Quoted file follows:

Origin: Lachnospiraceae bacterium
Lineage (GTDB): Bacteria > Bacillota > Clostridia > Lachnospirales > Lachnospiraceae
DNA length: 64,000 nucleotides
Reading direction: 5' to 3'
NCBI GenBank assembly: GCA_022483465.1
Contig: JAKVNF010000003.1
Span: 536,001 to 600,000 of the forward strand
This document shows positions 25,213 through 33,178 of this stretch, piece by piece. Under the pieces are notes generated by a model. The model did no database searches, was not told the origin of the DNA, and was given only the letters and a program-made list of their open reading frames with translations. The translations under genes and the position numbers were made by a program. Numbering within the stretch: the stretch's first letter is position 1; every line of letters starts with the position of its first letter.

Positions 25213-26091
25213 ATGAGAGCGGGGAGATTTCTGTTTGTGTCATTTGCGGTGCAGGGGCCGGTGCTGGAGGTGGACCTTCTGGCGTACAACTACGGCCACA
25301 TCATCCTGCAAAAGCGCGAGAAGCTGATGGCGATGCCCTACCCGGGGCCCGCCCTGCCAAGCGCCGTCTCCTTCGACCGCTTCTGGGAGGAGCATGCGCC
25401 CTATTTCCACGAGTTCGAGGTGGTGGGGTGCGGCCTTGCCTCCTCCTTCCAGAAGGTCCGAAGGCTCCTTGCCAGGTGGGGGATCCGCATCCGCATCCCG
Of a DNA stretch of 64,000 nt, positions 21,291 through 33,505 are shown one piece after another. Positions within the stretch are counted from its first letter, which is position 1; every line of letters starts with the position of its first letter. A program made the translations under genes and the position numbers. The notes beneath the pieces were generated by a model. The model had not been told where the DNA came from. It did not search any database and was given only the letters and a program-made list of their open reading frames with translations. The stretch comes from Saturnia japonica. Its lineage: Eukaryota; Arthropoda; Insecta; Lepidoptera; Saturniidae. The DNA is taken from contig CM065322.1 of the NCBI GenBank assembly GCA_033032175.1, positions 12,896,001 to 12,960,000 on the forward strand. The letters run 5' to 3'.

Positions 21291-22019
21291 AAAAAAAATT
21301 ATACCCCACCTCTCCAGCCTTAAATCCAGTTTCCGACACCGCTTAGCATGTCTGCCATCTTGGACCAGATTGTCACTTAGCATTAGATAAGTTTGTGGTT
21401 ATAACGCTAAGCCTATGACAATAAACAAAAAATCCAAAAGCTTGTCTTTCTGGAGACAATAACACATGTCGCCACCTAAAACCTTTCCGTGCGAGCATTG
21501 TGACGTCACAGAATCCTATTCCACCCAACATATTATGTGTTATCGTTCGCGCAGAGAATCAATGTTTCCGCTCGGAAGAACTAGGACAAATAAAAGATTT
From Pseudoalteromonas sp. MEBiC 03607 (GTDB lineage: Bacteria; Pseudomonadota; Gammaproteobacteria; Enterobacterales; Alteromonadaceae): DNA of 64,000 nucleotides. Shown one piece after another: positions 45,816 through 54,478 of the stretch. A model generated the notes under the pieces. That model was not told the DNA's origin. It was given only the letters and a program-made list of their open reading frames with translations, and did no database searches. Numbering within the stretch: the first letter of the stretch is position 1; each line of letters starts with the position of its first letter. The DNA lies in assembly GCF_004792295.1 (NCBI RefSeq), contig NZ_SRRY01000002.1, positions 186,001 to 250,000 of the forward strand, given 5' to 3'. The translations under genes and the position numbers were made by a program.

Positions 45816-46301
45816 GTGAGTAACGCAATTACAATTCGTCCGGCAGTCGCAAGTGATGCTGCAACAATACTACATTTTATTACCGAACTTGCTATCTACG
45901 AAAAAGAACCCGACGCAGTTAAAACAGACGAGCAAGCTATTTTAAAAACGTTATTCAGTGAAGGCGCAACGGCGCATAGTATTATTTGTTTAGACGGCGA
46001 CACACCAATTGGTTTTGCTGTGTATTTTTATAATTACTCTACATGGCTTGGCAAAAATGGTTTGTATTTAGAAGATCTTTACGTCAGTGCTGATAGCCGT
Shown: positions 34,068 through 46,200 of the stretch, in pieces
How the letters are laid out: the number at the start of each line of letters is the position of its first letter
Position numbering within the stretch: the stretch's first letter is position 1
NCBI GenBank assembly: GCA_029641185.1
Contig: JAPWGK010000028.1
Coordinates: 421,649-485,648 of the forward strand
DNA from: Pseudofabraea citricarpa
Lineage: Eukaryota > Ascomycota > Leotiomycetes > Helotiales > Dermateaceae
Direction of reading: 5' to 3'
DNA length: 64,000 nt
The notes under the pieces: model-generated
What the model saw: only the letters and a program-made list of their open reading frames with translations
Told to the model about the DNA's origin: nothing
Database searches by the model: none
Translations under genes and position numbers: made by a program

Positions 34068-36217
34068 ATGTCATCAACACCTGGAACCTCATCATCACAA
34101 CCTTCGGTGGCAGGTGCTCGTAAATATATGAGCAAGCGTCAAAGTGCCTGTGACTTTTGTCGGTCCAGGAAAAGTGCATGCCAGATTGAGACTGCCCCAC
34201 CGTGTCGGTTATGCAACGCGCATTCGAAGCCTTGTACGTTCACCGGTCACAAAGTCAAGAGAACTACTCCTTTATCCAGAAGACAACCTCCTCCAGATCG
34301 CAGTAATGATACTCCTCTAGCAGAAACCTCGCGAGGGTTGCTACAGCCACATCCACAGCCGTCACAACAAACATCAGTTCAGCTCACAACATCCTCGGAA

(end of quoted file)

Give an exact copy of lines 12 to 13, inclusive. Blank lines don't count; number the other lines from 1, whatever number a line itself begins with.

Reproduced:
25401 CTATTTCCACGAGTTCGAGGTGGTGGGGTGCGGCCTTGCCTCCTCCTTCCAGAAGGTCCGAAGGCTCCTTGCCAGGTGGGGGATCCGCATCCGCATCCCG
Of a DNA stretch of 64,000 nt, positions 21,291 through 33,505 are shown one piece after another. Positions within the stretch are counted from its first letter, which is position 1; every line of letters starts with the position of its first letter. A program made the translations under genes and the position numbers. The notes beneath the pieces were generated by a model. The model had not been told where the DNA came from. It did not search any database and was given only the letters and a program-made list of their open reading frames with translations. The stretch comes from Saturnia japonica. Its lineage: Eukaryota; Arthropoda; Insecta; Lepidoptera; Saturniidae. The DNA is taken from contig CM065322.1 of the NCBI GenBank assembly GCA_033032175.1, positions 12,896,001 to 12,960,000 on the forward strand. The letters run 5' to 3'.